VIENNA: Austria's parliament is due to vote on Thursday (Jan 20) on introducing a COVID-19 vaccine mandate for adults, the first of its kind in Europe.
The mandate drawn up by the government would apply to all residents of Austria age 18 and over, with exemptions for pregnant women, individuals who for medical reasons can't be vaccinated and people who have recovered from a coronavirus infection in the past six months.
It appears assured of approval. Chancellor Karl Nehammer's governing coalition, made up of his conservative Austrian People's Party and the Greens, worked with two of the three opposition parties in parliament on the plan. The other opposition party, the far-right Freedom Party, vehemently opposes it.
The plan is for the vaccine mandate to become law at the beginning of February. To start with, authorities will write to every household to inform them of the new rules.
From mid-March, police will start checking people’s vaccination status during routine checks; people who can’t produce proof of vaccination will be asked in writing to do so, and will be fined up to €600 (US$685) if they don’t.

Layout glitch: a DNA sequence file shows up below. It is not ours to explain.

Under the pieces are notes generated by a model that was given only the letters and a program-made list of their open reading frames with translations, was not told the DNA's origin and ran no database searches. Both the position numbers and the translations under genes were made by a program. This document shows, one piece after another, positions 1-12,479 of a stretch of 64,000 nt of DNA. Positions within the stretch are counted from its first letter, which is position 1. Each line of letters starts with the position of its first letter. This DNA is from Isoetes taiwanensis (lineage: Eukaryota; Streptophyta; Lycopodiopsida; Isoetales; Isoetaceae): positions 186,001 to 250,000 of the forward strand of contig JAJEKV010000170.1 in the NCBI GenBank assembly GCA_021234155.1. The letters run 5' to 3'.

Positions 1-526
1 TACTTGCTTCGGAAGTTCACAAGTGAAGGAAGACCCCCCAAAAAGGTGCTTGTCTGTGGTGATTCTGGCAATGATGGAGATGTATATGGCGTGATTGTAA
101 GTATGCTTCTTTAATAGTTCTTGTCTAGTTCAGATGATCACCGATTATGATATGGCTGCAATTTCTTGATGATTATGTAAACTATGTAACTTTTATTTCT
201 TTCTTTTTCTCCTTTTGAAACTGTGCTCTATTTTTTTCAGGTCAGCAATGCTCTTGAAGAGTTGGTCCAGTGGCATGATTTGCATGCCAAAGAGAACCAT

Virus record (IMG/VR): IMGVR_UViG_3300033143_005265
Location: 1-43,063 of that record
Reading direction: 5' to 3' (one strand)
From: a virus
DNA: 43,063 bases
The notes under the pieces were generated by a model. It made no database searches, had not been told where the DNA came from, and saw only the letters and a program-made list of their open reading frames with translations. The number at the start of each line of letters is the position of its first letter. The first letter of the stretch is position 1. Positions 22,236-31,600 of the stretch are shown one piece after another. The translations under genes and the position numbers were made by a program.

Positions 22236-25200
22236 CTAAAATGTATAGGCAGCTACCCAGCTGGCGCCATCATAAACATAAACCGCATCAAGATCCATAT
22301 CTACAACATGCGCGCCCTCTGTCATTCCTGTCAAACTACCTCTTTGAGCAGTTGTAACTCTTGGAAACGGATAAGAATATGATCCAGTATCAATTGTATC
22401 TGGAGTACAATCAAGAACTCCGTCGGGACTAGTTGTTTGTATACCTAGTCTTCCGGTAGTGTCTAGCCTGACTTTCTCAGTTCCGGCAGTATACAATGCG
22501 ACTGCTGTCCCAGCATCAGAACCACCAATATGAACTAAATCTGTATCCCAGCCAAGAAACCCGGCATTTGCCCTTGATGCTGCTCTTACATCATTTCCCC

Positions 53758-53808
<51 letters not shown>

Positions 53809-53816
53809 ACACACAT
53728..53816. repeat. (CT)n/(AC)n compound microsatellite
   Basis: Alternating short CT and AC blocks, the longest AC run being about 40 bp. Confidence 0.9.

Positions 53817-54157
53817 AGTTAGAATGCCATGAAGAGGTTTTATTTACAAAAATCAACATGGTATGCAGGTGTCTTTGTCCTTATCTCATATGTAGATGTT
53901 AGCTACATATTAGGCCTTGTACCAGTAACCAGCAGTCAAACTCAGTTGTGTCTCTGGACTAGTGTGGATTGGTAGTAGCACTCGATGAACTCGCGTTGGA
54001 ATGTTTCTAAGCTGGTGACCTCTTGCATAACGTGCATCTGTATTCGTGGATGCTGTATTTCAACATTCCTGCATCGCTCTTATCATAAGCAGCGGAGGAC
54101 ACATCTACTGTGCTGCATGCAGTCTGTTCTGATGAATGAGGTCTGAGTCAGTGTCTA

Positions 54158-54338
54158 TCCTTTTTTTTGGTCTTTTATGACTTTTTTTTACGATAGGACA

If authorities judge the country's vaccination progress still to be insufficient, Nehammer says they would then send reminders to people who remain unvaccinated. If that still doesn’t work, people would be sent a vaccination appointment and fined if they don’t keep it. Officials hope they won’t need to use the last measure. Fines could reach €3,600 if people contest their punishment and full proceedings are opened.
The mandate is supposed to remain in place until the end of January 2024. An expert commission will report to the government and parliament every three months on vaccination progress.
The government originally intended for the mandate to apply to all residents 14 and over, but changed that to 18 during consultations with political opponents and others.
The Austrian government announced the plan for a universal vaccine mandate at the same time it imposed a since-lifted lockdown in November and amid concern that Austria’s vaccination rate was comparatively low for Western Europe. As of Wednesday, 71.8 per cent of the population of 8.9 million was considered fully vaccinated.
“All experts believe that we will need high overall immunity in the population next fall as well,” Health Minister Wolfgang Mueckstein said on Sunday. “With this vaccine mandate, we will succeed in achieving these important additional percentage points in the vaccination rate.”
Some other European countries have introduced vaccine mandates for specific professional or age groups. Neighbouring Germany is considering a mandate for all, but it's not yet clear whether, when and in what form that will go ahead.